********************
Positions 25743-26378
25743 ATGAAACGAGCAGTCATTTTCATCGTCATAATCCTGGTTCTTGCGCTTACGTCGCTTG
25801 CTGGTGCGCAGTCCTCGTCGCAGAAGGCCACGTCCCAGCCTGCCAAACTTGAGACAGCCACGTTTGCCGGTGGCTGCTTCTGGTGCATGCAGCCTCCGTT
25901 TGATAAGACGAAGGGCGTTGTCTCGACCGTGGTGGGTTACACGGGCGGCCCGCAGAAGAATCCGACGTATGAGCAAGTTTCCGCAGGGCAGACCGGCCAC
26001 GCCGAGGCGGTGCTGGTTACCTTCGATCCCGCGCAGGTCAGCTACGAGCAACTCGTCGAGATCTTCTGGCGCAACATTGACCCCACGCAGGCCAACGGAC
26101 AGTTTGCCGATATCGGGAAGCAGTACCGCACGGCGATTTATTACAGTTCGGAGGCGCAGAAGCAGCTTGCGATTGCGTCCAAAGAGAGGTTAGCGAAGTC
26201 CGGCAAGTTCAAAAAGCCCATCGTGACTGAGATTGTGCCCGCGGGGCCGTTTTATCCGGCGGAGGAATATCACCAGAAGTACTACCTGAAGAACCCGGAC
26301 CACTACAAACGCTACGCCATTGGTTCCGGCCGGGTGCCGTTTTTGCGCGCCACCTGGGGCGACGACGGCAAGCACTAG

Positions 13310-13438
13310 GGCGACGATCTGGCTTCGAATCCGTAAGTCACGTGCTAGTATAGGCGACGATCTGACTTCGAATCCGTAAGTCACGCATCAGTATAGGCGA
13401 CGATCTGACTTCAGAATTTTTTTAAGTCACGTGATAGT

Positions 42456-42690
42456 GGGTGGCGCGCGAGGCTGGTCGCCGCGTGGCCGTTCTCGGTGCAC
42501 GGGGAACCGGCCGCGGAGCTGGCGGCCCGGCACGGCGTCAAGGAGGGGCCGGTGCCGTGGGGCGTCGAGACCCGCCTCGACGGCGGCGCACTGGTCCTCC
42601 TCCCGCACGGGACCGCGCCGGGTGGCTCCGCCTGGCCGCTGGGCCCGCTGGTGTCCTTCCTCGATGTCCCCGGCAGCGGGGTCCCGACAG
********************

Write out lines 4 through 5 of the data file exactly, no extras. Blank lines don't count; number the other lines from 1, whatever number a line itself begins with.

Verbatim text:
25901 TGATAAGACGAAGGGCGTTGTCTCGACCGTGGTGGGTTACACGGGCGGCCCGCAGAAGAATCCGACGTATGAGCAAGTTTCCGCAGGGCAGACCGGCCAC
26001 GCCGAGGCGGTGCTGGTTACCTTCGATCCCGCGCAGGTCAGCTACGAGCAACTCGTCGAGATCTTCTGGCGCAACATTGACCCCACGCAGGCCAACGGAC